Some individuals with autism are very creative and capable of selecting and giving gifts without any assistance. But others need some help coming up with ideas for presents for their family and friends.
Ideas abound at this time of year for homemade gifts to warm hearts and spread holiday cheer. No need to spend a lot of money, nor to expect a perfectly crafted present. It is, truly, the thought that counts.
An internet search for “homemade gifts” or “holiday crafts” will yield literally hundreds of ideas for making meaningful gifts. A homemade gift not only saves money, but also helps the individual with autism play an active role in the gifting process. As with all projects, the key to success is to encourage the individual to be as involved as possible in the process, only providing assistance or guidance when required. Here are some gift-giving ideas that have worked over the years for some of my friends with autism.
GOODIES IN A JAR. Most people with autism can help compile ingredients for various goodies in a jar or bag. Some “goodies in a jar” that are rather foolproof include hot chocolate mix, chocolate chip cookie mix, 9 bean soup mix, or even bath salts or bird seed mixtures.
HOMEMADE GOODIES. Your friend with autism can help make peppermint almond bark, brownies, dipped pretzels, caramel corn, or other goodies. Put in sandwich bags tied with curly red ribbon. Attach a small card containing the recipe and your friend’s signature.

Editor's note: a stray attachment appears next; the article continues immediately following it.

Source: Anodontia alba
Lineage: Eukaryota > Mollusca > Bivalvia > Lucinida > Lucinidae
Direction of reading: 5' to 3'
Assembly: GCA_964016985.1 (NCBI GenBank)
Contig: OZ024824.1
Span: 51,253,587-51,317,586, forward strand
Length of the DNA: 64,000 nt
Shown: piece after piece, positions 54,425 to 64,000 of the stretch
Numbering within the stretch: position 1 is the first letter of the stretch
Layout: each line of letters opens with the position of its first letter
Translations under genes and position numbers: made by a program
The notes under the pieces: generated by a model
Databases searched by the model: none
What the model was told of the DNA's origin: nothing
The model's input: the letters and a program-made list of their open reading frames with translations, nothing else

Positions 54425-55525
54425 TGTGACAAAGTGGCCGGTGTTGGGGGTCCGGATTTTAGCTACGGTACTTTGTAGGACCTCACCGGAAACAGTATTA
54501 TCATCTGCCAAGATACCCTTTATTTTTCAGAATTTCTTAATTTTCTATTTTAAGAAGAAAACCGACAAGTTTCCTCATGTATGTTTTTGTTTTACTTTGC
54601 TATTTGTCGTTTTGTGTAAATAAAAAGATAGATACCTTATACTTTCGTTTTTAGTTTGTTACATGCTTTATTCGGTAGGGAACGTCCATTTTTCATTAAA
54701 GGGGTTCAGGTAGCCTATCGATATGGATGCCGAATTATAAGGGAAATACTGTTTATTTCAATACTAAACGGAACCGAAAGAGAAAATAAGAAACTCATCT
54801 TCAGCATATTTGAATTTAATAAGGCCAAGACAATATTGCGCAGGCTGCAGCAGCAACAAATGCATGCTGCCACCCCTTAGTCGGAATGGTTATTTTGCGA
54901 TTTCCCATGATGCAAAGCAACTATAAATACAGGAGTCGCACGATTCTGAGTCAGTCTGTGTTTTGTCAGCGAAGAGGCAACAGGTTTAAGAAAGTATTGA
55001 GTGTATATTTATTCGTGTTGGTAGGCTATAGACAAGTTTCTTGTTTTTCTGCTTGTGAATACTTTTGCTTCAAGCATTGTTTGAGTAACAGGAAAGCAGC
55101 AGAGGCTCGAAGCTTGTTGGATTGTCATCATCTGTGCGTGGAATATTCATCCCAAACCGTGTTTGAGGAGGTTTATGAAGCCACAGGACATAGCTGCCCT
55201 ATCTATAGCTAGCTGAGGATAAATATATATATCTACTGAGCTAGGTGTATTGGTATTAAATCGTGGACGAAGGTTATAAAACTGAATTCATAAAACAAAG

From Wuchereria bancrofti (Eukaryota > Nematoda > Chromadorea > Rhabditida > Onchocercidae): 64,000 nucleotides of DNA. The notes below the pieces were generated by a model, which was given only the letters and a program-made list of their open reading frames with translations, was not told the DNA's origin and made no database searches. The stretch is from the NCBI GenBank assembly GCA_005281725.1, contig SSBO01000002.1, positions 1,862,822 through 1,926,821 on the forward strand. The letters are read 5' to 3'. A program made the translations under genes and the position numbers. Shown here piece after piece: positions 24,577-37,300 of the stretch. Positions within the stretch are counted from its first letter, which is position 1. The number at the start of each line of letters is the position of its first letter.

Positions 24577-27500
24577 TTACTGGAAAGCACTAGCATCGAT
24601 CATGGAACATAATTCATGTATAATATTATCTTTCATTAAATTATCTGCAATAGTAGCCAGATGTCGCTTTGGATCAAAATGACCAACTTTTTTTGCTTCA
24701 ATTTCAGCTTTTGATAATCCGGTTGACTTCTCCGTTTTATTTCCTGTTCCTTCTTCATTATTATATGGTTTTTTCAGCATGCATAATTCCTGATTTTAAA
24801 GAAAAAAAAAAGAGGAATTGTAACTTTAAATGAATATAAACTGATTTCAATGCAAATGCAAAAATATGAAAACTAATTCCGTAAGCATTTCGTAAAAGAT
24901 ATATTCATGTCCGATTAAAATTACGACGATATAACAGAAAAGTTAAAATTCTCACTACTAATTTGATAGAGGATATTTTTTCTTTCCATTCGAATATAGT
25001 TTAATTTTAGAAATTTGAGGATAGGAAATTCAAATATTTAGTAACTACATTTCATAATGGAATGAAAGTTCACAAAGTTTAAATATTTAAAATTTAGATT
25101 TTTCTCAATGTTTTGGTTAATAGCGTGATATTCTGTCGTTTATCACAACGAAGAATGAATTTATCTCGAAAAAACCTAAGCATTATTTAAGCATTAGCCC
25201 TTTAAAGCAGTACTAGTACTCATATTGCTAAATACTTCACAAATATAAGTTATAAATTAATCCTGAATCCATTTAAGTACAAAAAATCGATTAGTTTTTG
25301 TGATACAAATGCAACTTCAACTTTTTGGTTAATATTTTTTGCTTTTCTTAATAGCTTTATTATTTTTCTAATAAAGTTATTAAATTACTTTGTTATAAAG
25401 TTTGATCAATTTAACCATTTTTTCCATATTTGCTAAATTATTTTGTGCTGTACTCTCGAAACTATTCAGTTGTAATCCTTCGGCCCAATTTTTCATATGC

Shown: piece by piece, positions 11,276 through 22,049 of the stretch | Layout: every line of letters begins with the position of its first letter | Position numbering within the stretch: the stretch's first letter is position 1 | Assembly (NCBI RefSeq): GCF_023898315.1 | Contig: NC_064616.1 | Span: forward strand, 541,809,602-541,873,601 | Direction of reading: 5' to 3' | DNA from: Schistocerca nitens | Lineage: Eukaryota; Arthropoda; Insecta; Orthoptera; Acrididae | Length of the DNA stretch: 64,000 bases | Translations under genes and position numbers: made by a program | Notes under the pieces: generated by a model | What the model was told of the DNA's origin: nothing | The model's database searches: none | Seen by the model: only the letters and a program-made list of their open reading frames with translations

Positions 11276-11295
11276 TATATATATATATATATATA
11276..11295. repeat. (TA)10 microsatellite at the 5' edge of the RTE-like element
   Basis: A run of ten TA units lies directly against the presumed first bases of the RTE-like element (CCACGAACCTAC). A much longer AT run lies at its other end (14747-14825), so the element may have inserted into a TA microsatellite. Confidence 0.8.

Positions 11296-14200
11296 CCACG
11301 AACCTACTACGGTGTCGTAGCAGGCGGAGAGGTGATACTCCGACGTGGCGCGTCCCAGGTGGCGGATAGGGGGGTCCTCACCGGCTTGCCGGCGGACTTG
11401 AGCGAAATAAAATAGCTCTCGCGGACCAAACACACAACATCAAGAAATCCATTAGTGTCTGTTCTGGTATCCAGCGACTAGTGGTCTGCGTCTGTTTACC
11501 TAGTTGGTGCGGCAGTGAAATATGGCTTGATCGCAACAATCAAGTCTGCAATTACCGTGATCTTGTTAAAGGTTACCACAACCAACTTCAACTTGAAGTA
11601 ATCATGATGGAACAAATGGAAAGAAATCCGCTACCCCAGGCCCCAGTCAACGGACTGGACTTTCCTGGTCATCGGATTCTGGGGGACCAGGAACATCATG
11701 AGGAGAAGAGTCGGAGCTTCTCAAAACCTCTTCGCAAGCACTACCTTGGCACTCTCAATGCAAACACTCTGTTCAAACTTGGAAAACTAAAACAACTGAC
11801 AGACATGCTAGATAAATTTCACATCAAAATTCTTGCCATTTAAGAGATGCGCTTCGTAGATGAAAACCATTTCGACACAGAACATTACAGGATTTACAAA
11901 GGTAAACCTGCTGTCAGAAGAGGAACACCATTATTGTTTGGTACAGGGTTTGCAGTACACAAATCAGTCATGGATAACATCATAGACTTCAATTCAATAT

A BIT OF YOURSELF. Your friend with autism can really spread holiday cheer by giving a bit of themselves: a photo, a personalized coupon book, or a folder of art, writing, photos, or coloring pages produced just for the gift recipient.
TIP FOR THE DAY. Think creatively when making a plan for your friend with autism to make gifts for his family and friends. Consider some of these ideas that allow folks, even those with limited cognitive skills or motor abilities, to participate in the spirit of the holiday season by giving personalized gifts.
NOTE TO READERS AND LISTENERS: I am Cathy Knoll, a board certified music therapist and long-time friend of many folks with autism. At FAQautism.com we are committed to providing free, practical, everyday tips for making life better for people with autism. Feel free to send me a confidential email at talk@FAQautism.com with your thoughts or challenging situations or innovative solution. And don’t forget to check out our website for a wealth of ideas and a glimpse into the world of autism. http://FAQautism.com